Everyone knew the Fed was going to raise interest rates last week. No one knows what's coming next.
Fedraised rates last week, so higher interest ratesfor credit cards and loans are on the way.
- While that was expected, experts aren't sure what the Fed's future policy actions may be.
Everybody with an eye on the
On Wednesday, the Federal Open Market Committee raised its benchmark interest rate by 0.25 percentage points, ending the near-zero rates of the pandemic era and starting a hiking cycle set to last well into 2023. The benchmark rate influences borrowing rates throughout the
The Wednesday hike was telegraphed by Fed Chair Jerome Powell just weeks prior when he told the House Financial Services Committee that it would "be appropriate" to back such an increase at the FOMC's mid-March meeting. The statement was an odd one for Powell, who typically preferred vague language and flexibility in the run-up to policy decisions. But if March's Fed action was the most obvious in years, the next few months are expected to bring a return to uncertainty.
The Fed's Wednesday statement offered few hints at how the central bank would act in the coming months. The FOMC made only the vague declaration that additional rate hikes through the year would "be appropriate." Even Powell's Wednesday remarks gave little insight toward the path of
"Each meeting is a live meeting, and if we conclude it will be appropriate to raise interest rates more quickly, then we'll do so," the Fed chair said.
The size and scope of future hikes remain unclear
Some aspects of the Fed's future policy are as clear as day. The Fed published its latest set of quarterly projections on Wednesday, which showed officials expecting slower economic growth and more persistent inflation through 2022.
Included in the projections was the closely watched "dot plot," which details policymakers' expectations for the Fed's benchmark interest rate in the coming months and years. The median FOMC member expects the Fed's benchmark rate to sit just below 2% at the end of 2022, meaning the committee may raise rates at all six of the remaining policy meetings this year. With inflation running at four-decade highs, the chances of a hikeless meeting are slim.
Yet the dot plot also shows a significant spread between where policymakers expect the federal funds rate to land by the end of the year, with one FOMC member seeing rates ending the year at 1.5%. That implies the Fed may skip a hike at two of its upcoming meetings.
Conversely, another member predicted the rate would reach 3.1% by year end. That would require multiple hikes larger than the standard 0.25 percentage points per meeting, moves that economists have largely ruled out. While a 1.9% interest rate from the Fed wouldn't exactly match the interest rates consumers saw, the level would set a general floor for where lending rates would sit.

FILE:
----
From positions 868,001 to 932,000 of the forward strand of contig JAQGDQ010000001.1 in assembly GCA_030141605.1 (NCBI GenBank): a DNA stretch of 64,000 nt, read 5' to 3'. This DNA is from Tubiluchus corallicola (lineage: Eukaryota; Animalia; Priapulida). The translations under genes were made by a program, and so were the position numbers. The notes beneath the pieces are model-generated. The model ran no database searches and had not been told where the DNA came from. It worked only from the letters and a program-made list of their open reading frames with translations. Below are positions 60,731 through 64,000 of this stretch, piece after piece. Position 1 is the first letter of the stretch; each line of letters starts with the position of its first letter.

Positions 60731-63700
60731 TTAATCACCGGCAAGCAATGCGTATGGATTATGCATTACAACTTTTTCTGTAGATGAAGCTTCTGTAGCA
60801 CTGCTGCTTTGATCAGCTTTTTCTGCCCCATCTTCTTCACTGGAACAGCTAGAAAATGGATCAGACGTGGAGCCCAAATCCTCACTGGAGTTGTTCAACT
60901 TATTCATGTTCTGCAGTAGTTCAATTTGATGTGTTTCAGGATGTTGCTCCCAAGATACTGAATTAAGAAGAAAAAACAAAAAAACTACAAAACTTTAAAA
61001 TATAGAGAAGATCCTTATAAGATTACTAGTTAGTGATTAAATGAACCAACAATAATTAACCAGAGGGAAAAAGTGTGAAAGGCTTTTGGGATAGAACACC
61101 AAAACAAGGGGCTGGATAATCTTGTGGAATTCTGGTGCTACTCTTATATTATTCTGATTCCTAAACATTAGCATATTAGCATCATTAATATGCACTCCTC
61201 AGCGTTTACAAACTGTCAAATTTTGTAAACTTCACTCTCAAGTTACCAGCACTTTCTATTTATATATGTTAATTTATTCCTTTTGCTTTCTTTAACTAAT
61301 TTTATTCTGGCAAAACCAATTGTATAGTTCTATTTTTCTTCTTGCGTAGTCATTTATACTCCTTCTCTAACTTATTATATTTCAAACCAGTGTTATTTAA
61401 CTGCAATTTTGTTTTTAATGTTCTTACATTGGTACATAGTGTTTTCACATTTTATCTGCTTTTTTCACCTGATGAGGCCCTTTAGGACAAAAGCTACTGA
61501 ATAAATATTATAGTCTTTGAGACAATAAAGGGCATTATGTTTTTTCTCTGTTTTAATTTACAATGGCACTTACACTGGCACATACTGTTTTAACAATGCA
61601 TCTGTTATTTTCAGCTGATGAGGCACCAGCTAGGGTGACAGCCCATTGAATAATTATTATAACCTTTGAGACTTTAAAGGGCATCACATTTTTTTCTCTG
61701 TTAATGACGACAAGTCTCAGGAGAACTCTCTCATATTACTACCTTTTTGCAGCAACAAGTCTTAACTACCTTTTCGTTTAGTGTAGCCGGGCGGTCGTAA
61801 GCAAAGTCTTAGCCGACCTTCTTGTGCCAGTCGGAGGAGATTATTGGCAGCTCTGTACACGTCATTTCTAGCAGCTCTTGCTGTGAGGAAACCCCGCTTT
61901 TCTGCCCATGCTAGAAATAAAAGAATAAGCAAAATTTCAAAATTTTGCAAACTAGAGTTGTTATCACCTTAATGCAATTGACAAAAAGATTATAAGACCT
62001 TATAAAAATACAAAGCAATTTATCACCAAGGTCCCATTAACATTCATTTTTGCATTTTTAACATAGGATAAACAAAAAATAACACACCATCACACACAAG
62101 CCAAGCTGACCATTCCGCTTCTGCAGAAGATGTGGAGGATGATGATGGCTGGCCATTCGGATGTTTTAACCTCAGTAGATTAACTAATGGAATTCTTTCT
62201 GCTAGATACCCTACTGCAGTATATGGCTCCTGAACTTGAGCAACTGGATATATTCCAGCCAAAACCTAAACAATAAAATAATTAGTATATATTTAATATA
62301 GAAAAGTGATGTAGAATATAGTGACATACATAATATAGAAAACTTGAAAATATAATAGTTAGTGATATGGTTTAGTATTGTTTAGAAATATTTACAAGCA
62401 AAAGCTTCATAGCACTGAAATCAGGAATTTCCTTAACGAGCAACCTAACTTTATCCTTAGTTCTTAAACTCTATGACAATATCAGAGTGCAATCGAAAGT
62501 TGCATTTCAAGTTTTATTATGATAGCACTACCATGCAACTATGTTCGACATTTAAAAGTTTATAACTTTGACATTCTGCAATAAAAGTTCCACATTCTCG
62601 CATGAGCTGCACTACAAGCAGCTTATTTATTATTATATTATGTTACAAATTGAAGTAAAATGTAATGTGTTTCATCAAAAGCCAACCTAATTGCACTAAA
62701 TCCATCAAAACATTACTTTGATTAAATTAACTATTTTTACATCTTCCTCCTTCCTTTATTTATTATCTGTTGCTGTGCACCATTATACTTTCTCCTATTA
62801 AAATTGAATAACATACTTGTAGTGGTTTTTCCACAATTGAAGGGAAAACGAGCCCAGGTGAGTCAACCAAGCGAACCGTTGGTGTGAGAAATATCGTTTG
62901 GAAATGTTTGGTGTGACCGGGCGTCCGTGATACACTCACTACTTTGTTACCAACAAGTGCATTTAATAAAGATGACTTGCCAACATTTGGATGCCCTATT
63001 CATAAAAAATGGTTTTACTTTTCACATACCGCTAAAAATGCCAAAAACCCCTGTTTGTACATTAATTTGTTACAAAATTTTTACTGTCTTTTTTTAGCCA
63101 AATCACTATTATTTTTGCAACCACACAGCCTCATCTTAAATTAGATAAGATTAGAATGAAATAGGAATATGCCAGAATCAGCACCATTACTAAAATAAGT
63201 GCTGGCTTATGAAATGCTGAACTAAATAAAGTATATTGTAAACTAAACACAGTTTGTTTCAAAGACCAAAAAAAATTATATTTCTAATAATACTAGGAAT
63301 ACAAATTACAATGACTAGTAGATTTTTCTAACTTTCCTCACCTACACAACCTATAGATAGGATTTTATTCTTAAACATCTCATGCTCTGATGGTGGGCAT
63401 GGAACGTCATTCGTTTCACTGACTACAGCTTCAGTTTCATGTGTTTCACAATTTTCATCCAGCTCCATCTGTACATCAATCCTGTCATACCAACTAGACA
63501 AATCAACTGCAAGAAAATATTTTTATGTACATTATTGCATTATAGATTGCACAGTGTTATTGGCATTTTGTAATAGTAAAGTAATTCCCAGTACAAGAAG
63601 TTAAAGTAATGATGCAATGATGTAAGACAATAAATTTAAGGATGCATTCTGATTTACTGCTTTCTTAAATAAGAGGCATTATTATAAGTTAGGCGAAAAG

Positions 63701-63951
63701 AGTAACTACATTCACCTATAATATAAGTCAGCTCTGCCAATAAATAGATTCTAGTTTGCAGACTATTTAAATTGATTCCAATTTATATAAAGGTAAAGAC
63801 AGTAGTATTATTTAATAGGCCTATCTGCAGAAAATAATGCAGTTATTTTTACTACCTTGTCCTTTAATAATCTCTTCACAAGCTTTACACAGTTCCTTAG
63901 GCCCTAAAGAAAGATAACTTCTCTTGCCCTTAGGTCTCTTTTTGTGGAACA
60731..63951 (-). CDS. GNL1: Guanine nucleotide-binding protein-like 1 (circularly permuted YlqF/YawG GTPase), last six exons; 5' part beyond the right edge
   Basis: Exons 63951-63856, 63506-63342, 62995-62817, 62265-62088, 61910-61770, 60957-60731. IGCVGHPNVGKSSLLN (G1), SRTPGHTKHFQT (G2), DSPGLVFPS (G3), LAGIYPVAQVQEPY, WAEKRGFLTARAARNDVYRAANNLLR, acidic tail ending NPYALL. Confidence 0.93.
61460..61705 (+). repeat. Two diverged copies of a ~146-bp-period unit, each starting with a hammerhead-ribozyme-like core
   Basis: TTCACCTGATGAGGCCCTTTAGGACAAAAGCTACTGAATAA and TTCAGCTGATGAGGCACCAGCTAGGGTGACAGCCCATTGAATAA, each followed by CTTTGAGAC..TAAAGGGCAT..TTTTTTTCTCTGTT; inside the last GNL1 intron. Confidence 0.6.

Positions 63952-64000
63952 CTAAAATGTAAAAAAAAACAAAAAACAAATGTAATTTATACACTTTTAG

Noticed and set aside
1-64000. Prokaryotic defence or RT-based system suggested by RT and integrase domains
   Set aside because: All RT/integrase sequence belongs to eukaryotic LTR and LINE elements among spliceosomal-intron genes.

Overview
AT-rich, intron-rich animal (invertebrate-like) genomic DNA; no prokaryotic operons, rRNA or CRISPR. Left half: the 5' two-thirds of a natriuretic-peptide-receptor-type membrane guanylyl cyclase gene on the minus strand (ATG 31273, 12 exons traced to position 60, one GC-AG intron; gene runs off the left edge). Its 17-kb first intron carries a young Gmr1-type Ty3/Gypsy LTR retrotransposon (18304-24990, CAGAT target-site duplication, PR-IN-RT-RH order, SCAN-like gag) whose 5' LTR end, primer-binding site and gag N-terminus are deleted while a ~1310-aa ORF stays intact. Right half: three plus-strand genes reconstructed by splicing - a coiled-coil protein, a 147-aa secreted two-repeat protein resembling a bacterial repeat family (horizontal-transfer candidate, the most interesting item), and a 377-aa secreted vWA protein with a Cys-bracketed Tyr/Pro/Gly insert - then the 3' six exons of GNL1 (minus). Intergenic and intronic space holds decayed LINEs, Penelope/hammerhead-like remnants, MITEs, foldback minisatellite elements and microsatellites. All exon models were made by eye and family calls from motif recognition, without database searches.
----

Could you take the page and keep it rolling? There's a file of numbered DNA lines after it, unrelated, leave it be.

A larger-than-expected hike runs the risk of shocking the financial system and removing economic support too quickly.
"All expected policy changes remain contingent on an exceptionally broad range of uncertain risk factors," said Ian Shepherdson, the chief economist at Pantheon Macroeconomics, citing the Russia-Ukraine conflict as the latest event bringing new risks to the Fed's outlook.
The Fed's own projections of inflation are also likely to change as new data comes in. If officials' economic outlooks are wrong, they may have to either act more aggressively to fight inflation or slow the path of monetary tightening down and keep policy supports in place.
"The FOMC has been clear that it will take neutral to above neutral policy to get inflation down. But if policymakers underestimate where neutral is, they also are likely underestimating how far they need to move in terms of rate hikes," Morgan Stanley economists led by Ellen Zentner said.
The Fed's plan to off-load assets is similarly opaque
The upcoming rate hikes aren't the only way the Fed is reining in its economic aid. The central bank is also poised to cut down on its holdings of treasuries and mortgage-backed securities after scooping up trillions of dollars' worth of the assets over the past two years. The purchases helped keep
The Fed is now poised to start reducing its asset holdings in a bid to lift those same long-term rates. For Americans, that translates to higher rates for lengthy loans, such as those for cars and homes.
Yet the Fed's intended timing and pace for shrinking its balance sheet are even more mysterious than its plans for rate hikes.
The FOMC's statement offered a semblance of a forecast, with the Fed saying the committee would start reducing its asset holdings "at a coming meeting." Powell expounded on the topic in the following press conference, confirming the reduction could start as early as the Fed's May policy meeting, and that it would be "faster than the last time" the Fed shrank its balance sheet after similarly buying up assets in the wake of the 2008 financial crisis and Great Recession.
Still, the Fed chair repeatedly said the specifics were up in the air. "We want to avoid adding uncertainty to what's a highly uncertain situation already," Powell said. "I don't want to get too much into the details because we're literally just finalizing them."
The Fed benefits from keeping quiet on policy projections. Offering few hints at future actions gives the Fed the upper hand in shaping the narrative and easing the financial system into its next policy move. It also allows the central bank to tweak its strategy without spooking investors who already anticipated a different move.
The Wednesday meeting shows the Fed leaning heavily on that flexibility. And with new risks emerging on a weekly basis, policymakers have to be extraordinarily careful in cooling inflation without tanking the economy.
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